Today, I fielded a call from a woman who saved an injured rock pigeon from a parking garage. She had just seen a car hit the bird, and then stop. The driver got out of the car, walked up to the struggling, shocked bird, and kicked it. Now, I know it is 'just a pigeon.' They are not native to the US, and since they are one of the few animals that can adapt to live in urban areas, there are a lot of them. I know they can cause problems, sitting on our ledges where they shouldn't be and crapping on things they shouldn't crap on. Believe me, I know better than most that in some instances they can pose a health risk. I get it if they aren't your favorite bird.
But I don't get the callousness of kicking an animal you have just injured. I don't understand how you can be so angry at an animal - a creature that doesn't have your ability to think things through and can't consider your feelings before thoughtlessly getting in the way of your car.
You see, it isn't just about the pigeon. It is a symptom of a deeper problem; a choice to be so selfish and so cold that you cannot recognize suffering in another living creature. It is a refusal to accept the responsibility that every sane human has; to be humane.
Either that, or the guy is some kind of sociopath.
And then, I come home and find out a personal friend is dealing with a volatile situation with a woman who illegally kept infant wild cottontails.
Now, it started innocently enough; she found them lying in her back yard (cottontails are ground nesters). She didn't see a mom (mom spends most of her time away from the babies, so she won't attract predators to the nest. She only visits 2x daily). So, she picks them up to help them.
A kind-hearted act, absolutely. But probably interference when no interference was needed. The woman wants to take care of the bunnies. She calls around to find out how to do this, and learns that a local wildlife hospital will take them in. She learns that it is illegal to keep the bunnies. She hears that bunnies are very difficult to take care of, and the best thing for them would be to go to someone who knows what to do.
But she doesn't want to take them to the wildlife hospital. She wants to take care of them. They are cute and warm and soft. They are so little, and they are HERS. They came from her yard. It is her right to do this, and she is darn well going to do it. The bunnies won't die; and besides, she's willing to take that risk.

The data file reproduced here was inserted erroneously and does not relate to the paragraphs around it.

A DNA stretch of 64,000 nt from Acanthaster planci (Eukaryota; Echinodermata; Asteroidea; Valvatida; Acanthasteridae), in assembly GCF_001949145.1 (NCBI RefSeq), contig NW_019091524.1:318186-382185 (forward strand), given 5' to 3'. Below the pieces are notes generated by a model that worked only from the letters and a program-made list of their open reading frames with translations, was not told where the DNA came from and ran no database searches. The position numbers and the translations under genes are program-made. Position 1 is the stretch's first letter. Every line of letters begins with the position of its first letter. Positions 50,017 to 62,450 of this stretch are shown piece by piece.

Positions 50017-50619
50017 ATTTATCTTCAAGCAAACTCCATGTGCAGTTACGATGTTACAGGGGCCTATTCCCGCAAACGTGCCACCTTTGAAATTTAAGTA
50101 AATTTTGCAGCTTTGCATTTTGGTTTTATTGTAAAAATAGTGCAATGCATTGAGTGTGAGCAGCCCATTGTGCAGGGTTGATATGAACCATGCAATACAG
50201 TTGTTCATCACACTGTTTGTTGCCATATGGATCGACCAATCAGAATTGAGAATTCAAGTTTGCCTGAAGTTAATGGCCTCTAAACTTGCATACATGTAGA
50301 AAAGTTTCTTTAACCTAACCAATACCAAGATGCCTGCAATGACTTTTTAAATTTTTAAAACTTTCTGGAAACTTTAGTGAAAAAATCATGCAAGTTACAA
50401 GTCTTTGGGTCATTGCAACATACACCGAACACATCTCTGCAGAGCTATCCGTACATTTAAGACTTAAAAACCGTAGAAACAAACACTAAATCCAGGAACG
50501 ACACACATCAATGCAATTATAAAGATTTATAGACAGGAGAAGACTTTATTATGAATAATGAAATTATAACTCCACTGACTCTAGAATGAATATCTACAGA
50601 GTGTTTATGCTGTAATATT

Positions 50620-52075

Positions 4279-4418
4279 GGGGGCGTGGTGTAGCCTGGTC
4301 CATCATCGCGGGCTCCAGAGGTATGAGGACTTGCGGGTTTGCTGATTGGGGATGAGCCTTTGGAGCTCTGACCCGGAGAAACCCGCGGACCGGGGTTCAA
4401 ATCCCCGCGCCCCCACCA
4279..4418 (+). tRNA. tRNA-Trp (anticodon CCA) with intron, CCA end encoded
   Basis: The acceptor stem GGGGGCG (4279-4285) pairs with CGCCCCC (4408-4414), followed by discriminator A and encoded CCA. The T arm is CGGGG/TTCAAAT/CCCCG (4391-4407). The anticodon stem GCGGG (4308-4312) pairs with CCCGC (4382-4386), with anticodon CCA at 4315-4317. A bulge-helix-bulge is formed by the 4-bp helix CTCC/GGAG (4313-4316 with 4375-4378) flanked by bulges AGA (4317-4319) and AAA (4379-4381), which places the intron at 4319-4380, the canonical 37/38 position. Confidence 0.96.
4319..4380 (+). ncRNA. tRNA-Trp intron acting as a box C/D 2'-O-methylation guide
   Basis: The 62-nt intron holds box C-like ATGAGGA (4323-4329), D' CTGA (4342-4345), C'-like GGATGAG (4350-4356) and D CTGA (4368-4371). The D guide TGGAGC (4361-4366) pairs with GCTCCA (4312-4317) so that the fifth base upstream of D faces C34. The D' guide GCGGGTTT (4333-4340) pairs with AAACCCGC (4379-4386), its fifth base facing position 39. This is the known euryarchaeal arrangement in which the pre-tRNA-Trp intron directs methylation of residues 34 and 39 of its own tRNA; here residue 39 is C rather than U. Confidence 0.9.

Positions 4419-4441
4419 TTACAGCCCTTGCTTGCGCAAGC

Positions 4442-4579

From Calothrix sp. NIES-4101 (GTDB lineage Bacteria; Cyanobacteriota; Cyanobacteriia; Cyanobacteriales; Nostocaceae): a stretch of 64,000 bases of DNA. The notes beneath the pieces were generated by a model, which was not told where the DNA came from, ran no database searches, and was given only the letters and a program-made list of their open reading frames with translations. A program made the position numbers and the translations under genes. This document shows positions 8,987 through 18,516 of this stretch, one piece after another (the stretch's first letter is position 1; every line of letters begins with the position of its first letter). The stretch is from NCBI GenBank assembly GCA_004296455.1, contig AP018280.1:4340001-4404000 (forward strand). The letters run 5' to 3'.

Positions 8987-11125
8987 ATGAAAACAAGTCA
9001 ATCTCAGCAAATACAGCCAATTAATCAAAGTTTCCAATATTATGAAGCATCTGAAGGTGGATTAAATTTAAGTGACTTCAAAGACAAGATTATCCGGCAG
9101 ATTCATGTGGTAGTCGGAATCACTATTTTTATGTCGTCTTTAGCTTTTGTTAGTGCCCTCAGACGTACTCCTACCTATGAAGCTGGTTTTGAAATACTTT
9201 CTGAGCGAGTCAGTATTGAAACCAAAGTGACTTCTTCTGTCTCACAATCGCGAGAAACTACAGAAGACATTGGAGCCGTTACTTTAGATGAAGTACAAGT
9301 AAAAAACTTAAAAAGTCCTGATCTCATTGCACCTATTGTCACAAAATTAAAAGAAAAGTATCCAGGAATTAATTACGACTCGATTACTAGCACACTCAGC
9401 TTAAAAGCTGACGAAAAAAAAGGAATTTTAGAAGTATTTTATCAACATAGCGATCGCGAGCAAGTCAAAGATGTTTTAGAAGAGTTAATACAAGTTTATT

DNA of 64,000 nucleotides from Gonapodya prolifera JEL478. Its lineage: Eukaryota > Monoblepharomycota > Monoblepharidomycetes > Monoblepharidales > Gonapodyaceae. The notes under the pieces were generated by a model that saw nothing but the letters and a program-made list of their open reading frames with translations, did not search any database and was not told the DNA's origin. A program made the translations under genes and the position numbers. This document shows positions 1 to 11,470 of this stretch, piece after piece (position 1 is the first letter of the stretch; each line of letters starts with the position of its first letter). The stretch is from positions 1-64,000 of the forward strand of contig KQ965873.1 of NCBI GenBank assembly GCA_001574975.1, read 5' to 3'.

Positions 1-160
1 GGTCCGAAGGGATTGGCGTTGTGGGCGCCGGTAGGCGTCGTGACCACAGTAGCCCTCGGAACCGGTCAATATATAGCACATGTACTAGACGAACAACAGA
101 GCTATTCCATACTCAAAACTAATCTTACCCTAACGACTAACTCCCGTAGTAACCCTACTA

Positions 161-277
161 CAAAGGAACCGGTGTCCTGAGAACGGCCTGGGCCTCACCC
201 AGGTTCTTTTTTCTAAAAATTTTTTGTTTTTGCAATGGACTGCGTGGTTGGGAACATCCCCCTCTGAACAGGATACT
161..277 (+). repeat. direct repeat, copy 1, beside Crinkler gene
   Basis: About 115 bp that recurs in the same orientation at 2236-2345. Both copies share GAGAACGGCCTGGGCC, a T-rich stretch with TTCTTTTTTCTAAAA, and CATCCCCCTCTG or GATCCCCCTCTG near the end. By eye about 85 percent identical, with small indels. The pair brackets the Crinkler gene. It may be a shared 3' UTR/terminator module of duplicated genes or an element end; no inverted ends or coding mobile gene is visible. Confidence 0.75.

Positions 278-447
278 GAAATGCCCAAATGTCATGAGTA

So she goes to the pet store, and asks the workers there what she should feed her bunnies. She gets bunny death juice, marketed as an all-species milk replacer. She starts to try to feed the bunnies, but she's never done it before. She gives the milk too quickly, and the bunnies choke on it and breathe it into their tiny little tracheas and lungs. She gives the bunnies to her children to hold and play with so that they won't be lonely. She keeps them in a hamster cage, and feeds them odd bits and pieces of human food.
A few days pass. The bunnies have developed pneumonia and nutritional problems from the food and poor feeding technique. They are constantly afraid because of the unnatural situation, and the forced play-dates with giant predators (the children).
They begin to die.
The woman calls the wildlife hospital back and begs them to save the bunnies. When the last two bunnies arrive at the center, one has already died, and the other is dying. The woman's children are crying, the woman is chewing out the rehabilitator, shouting "They were fine a moment ago! What did you do?"
And it only gets worse from there; now my friend is dealing with all sorts of personal and professional accusations from the cottontail woman.
I get situations like this all the time; it is not new. My friend will weather the storm. The bunnies are gone, so at least they aren't suffering any longer. The wonderfully kind woman who saw the pigeon incident is helping the bird, and it will either make it to help or it won't.
It's probably a bad thing, but when I first heard these stories today, I wasn't even upset. I've heard it all before, and worse. But today, it struck me how similar these two incidents are. Both situations are a result of utter selfishness, and a lack of empathy. Both are wrong, and should not happen. It was definitely bad for the animals, but I am sadder for the people than for the animals.
Labels: wildlife conflicts, wildlife ethics, wildlife rehabilitation